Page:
HeartNotes, February 20th, 2019: My Way: Mine, me, mine, mine, me.


A friend of mine read the essay about standing in line at Starbucks. His name's John. He called me.


"You're a jerk." John's been sober for thirty years, has helped hundreds of people stay balanced and sane, we've been friends forever, and I love him to death and respect his opinion.


I asked him to clarify. I didn't disagree, mind you. I just wanted further explanation.


"Look, I'm no different than you. I've been there. I had "Breathe before you think" on my refrigerator, and I still screwed up. When I was younger, I would see this thing several times a day. I ate a lot more, and I thought compulsive eating would at least have the upside of absorbing this lesson. But I seldom got it right."


"Now listen: The Big Book of Alcoholics Anonymous, one of the best books ever written on How To Be A Good Person, has a couple of lines in it that you need to review." Here are the lines that he was referring to:


"My serenity is inversely proportional to my expectations. The higher my expectations of other people are, the lower is my serenity. I can watch my serenity level rise when I discard my expectations. But then my 'rights' try to move in, and they, too, can force my serenity level down."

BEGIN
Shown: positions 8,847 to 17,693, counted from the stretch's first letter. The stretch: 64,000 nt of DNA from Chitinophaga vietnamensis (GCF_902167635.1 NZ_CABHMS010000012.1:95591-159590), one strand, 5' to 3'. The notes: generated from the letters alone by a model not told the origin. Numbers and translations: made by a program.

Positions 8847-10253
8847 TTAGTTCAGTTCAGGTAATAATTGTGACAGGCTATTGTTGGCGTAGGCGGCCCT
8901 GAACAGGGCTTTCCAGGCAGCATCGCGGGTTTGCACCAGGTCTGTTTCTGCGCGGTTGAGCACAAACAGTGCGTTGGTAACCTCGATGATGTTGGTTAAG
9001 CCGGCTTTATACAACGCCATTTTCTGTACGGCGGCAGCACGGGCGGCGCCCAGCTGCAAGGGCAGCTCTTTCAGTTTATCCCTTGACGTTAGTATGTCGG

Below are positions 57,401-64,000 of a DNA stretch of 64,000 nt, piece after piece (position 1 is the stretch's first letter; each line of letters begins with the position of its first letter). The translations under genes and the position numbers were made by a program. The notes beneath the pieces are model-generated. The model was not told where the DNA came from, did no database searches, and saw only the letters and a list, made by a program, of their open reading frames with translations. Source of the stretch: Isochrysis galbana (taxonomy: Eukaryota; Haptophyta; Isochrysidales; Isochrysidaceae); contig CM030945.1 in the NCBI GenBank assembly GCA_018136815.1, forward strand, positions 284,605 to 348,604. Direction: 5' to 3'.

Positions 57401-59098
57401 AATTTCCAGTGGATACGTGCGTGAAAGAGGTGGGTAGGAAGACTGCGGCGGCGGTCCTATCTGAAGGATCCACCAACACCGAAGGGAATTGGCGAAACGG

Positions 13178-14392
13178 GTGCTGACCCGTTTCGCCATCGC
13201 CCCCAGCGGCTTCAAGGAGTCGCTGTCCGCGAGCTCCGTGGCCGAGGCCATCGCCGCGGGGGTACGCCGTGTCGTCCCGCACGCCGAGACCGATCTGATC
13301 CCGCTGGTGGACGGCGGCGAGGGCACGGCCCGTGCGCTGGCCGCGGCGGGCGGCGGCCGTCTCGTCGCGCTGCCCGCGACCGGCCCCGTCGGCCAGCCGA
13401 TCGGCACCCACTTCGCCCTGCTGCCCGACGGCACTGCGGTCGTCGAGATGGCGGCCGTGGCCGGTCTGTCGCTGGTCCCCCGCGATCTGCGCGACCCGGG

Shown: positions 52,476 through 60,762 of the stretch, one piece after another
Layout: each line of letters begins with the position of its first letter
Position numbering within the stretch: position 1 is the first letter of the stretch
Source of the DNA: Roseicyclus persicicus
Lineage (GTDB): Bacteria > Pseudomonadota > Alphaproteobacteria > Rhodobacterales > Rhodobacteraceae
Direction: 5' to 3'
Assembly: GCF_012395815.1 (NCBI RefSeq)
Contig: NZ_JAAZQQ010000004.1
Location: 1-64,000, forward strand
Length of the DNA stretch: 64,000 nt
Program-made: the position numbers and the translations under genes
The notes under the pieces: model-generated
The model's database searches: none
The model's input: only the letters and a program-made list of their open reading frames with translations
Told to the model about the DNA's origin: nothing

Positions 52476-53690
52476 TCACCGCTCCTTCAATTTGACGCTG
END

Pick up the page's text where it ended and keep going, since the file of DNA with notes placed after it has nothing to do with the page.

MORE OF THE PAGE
Yeah, I thought. No kidding.


"Go back to the part where it says, "...when I discard my expectations." John said. "In short, yesterday you expected that the people in line should have known that you were the center of the Universe. How that premise escaped them is beyond me."


John can be funnier than hell sometimes.


"This is not about me" is not a clarion call to your insignificance. Rather, it is a statement that is aware of the needs of others, no matter how little they may include your needs in their lives."


"And our anger stifles that awareness. Everything from self-centeredness to rage interrupt your attention to others in your surroundings. Your insight to access your balance and your serenity disappears."


John said, "Don't do that again, OK? Watch your fear. Anger comes from fear. Even in the most remote sense, it comes up when you don't expect it. Watch for it. Keep your serenity out front. Deep breaths. Say thank you. Make that your purpose, no matter where you are, no matter what you're doing."


Particularly when you're in a long line waiting for a cup of coffee.



"TO LIVE FOR YOUR PURSUIT OF HAPPINESS AND PERSONAL SUCCESS" 

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